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Walmart’s diverse portfolio allows it to maintain steady growth

The news: Walmart Inc. reported quarterly earnings and growth above analysts’ expectations as it managed to withstand inflationary pressures and higher costs, per a company release.

Earnings highlights:

  • Walmart gained market share in grocery, reporting 5.6% growth in comparable store sales (excluding fuel) for its fiscal Q4 2022 (ended January 31, 2022).
  • Traffic to the retailer’s stores and websites grew 3.1% in the quarter.
  • Inventory levels were up 26% globally and 28% in the US as Walmart prioritized keeping items in stock.
  • Same-store sales at Sam’s Club rose 10.4% year over year, while membership income grew 9.1%.

Breaking it down:

  • In an interview with CNBC, Walmart’s CFO Brett Biggs reiterated the retailer’s commitment to keeping prices competitive, even amid higher inflation and rising costs. “We know that consumers are focused on inflation, and we’re continuing to watch key item pricing to ensure that we help them through this,” he said. “This type of environment plays to our strengths.”
  • By insulating consumers from some of the shocks of inflationary pricing, Walmart was in a prime position to win market share from retailers that were unwilling or unable to swallow higher costs.
  • Sam’s Club’s strong performance shows shoppers’ attention to value. Walmart Inc.’s decision to pony up for a Sam’s Club Super Bowl ad and drop subscription prices for a limited time suggests that growing the chain’s membership will be a key goal going forward.

Other factors to keep in mind:

  • Walmart Inc. added about 20,000 new sellers to its marketplace in 2021, part of the company’s push to compete with Amazon on its own turf.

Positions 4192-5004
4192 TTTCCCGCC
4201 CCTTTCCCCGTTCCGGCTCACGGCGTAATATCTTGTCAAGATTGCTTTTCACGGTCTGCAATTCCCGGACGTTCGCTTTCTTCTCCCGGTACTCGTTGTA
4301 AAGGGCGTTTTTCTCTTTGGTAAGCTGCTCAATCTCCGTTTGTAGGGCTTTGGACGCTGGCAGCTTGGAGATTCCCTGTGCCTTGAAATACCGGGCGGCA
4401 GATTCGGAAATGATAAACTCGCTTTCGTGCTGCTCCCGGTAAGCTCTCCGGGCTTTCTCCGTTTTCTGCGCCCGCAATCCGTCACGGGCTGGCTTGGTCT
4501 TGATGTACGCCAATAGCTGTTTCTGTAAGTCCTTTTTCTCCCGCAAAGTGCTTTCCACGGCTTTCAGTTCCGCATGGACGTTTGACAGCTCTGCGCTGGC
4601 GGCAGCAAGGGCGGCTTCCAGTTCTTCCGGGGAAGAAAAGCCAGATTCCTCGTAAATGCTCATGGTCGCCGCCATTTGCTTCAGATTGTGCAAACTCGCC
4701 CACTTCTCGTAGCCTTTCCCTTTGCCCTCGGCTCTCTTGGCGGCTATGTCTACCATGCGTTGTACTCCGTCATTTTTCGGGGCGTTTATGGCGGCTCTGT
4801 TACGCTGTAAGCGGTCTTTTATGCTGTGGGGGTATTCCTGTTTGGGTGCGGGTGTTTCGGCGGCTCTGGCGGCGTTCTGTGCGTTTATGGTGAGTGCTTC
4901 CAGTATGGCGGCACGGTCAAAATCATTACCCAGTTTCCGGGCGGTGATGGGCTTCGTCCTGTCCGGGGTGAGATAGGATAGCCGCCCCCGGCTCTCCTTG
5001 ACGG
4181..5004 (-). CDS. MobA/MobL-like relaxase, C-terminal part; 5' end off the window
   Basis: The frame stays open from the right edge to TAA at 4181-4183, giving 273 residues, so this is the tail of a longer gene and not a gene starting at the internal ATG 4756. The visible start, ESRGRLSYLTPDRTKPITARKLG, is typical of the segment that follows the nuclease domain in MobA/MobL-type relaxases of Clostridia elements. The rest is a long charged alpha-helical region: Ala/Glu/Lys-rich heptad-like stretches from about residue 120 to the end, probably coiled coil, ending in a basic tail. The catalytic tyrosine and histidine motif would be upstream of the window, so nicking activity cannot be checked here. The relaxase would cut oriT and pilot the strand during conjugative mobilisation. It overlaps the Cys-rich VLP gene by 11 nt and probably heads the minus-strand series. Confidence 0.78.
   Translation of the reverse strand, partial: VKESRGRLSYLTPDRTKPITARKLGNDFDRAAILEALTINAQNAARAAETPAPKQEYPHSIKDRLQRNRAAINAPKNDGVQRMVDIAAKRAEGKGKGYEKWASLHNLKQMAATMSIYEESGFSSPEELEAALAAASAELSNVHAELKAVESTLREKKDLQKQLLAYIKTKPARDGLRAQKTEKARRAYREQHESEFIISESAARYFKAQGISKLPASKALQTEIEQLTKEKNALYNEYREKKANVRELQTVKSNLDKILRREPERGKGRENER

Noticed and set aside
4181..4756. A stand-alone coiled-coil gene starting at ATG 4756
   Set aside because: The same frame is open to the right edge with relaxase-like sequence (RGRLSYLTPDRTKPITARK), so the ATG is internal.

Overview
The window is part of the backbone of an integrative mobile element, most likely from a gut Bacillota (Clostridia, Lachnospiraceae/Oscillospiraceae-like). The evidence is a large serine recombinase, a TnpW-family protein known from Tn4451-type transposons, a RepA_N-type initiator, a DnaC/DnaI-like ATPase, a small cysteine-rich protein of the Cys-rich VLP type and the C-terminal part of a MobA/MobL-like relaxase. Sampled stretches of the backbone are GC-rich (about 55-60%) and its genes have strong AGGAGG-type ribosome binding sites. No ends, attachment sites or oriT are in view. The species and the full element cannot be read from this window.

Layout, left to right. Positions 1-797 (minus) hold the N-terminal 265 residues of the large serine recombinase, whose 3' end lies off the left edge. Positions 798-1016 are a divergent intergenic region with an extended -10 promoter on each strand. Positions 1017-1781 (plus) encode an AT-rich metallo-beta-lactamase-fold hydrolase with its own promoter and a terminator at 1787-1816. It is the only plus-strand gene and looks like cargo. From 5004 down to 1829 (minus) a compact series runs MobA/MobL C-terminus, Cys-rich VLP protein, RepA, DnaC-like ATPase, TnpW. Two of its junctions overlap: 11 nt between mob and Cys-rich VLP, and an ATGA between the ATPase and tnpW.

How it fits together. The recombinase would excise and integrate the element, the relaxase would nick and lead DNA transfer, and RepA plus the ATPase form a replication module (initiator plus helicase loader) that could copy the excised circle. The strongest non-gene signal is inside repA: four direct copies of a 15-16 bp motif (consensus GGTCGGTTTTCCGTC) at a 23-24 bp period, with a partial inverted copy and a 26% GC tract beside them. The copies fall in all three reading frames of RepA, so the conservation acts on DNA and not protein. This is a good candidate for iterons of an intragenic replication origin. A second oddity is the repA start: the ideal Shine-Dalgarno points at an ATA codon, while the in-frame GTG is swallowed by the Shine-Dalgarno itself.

• While the earnings release primarily focused on the company’s retail business, its advertising arm, Walmart Connect, grew to $2.1 billion as marketers continued to flock to retail media networks. Walmart reported that the number of active advertisers using its platform increased by 136% in 2021.

Analyst take: “Walmart is set to continue to grow and minimize all the risk that comes with the current uncertain economic (and health) landscape because it has worked so hard to integrate different business units to make shopping easier for consumers and selling easier for brands,” said Suzy Davidkhanian, eMarketer principal analyst at Insider Intelligence. “The company is also rounding out different parts of its ecosystem—health and wellness, banking, fulfillment—to diversify revenues and increase stickiness.”

The big takeaway: With costs ballooning due to supply chain and labor issues, the retailer may not be able to keep prices down much longer.

  • Walmart Inc. spent $300 million more than expected on COVID-19 paid leave thanks to omicron spikes, according to The Wall Street Journal. The company now says it will no longer offer employees paid time off for coronavirus-related absences.
  • As labor shortages persist, the retail giant will have to reinvest in its workforce to improve recruitment and retention.